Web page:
One of the most difficult things to do in anatomy class is to memorize the huge numbers of things you need to know before the exam. In many cases, it is not enough to know the 206 bones in the human body. Most students can eventually memorize all of them. The problem are the 15 ridges and grooves on every bone that have to be memorized as well. When you multiply the 206 bones with ridges and grooves, that is a lot to memorize. It’s easy to get confused as well. However, there are a lot of things you can do to make the memorization process much easier and quicker.
Using Anatomy Mnemonics
One of the things that can help assist with memorization is to make up mnemonics. Sometimes getting the first letter in a word is very helpful memorization as well as later recall during the exam. Here is an example:
Bones of the wrist are scaphoid, lunate, triquetrum, pisiform, trapezium, trapezoid, capitate, and hamate. A mnemonic you can use is “Some lovers try positions that they cannot handle.”
Lab Diagrams With Blanks
Another great strategy is to use a lab diagram like the ones where the professor or TA makes you fill in the labels. What you want to do is to make a photocopy and white out all of the filled in labels. Then photocopy the white-out version about 15 times. What you’ll do is study the information, then fill in one of the blank diagrams. While filling it in, speak the words as well. By using a much more effective multi-sensory approach (reading, writing, speaking, and hearing), you maximize the chances of memorization and recall. Do this over and over again until you’ve successfully memorized it. Students who have used this approach often end up acing their anatomy exams as well as their lab exams.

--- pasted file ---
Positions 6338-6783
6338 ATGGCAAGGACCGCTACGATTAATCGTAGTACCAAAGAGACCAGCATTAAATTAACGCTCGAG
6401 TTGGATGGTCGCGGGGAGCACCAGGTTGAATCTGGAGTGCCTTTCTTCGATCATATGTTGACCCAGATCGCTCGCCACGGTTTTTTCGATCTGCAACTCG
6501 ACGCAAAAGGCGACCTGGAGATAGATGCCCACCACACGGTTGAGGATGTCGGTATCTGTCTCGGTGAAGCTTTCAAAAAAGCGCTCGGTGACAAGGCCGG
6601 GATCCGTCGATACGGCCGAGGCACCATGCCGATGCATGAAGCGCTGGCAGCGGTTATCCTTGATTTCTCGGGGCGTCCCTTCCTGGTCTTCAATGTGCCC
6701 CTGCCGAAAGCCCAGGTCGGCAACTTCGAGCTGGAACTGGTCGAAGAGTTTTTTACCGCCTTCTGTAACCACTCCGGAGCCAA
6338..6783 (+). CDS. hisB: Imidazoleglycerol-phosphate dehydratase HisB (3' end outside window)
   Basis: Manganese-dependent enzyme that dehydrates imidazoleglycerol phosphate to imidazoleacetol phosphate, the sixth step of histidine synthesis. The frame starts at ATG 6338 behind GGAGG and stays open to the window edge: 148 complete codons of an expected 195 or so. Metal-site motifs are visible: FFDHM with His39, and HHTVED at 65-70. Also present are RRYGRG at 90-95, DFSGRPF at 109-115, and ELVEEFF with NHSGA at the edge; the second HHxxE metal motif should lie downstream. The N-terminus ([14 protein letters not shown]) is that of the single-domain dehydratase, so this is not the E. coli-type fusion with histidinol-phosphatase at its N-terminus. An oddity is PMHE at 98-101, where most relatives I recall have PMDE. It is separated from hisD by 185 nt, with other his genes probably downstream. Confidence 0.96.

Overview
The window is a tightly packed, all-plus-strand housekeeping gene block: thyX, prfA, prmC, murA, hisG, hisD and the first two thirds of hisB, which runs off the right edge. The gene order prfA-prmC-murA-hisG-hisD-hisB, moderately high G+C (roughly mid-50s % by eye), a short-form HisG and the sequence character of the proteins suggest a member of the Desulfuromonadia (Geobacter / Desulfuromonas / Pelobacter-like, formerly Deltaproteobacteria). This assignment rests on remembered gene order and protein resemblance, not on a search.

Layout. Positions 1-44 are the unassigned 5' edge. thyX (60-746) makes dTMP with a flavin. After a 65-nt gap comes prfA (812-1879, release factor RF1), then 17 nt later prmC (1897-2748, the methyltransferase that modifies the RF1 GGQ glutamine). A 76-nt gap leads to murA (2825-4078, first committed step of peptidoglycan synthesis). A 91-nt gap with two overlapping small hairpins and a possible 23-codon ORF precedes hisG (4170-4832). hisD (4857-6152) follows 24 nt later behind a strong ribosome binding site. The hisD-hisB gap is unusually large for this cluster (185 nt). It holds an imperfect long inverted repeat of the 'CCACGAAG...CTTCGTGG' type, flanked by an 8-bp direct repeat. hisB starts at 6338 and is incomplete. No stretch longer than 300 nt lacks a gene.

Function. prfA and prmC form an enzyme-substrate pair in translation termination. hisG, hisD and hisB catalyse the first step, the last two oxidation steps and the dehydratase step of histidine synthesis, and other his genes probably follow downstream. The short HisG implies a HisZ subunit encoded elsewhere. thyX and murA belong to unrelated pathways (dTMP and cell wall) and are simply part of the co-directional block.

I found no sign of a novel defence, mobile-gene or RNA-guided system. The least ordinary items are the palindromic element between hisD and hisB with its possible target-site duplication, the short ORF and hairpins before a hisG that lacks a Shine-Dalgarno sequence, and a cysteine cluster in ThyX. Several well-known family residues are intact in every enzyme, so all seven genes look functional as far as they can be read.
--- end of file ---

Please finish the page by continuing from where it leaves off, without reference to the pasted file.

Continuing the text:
Another useful strategy is to take pictures of the lab models with your high resolution camera cell phone (if permitted by your instructor). It is very likely you will see them again in the lab practical, so you might as well get familiar with them from a picture.
Time Management for Anatomy and Physiology Studying
It’s best to work smarter rather than harder. Don’t study when you are most tired (eg. late at night just prior to bed time). You should study at the times when you are most alert and awake. Also, do a little bit of it at a time. Your brain has only a limited amount it can absorb each time. Try to mix up all of these approaches. Use other resources instead of the same ones over and over again such as anatomy coloring books.
There are other free anatomy and physiology resources available for A&P students that are shooting for that elusive grade of “A.”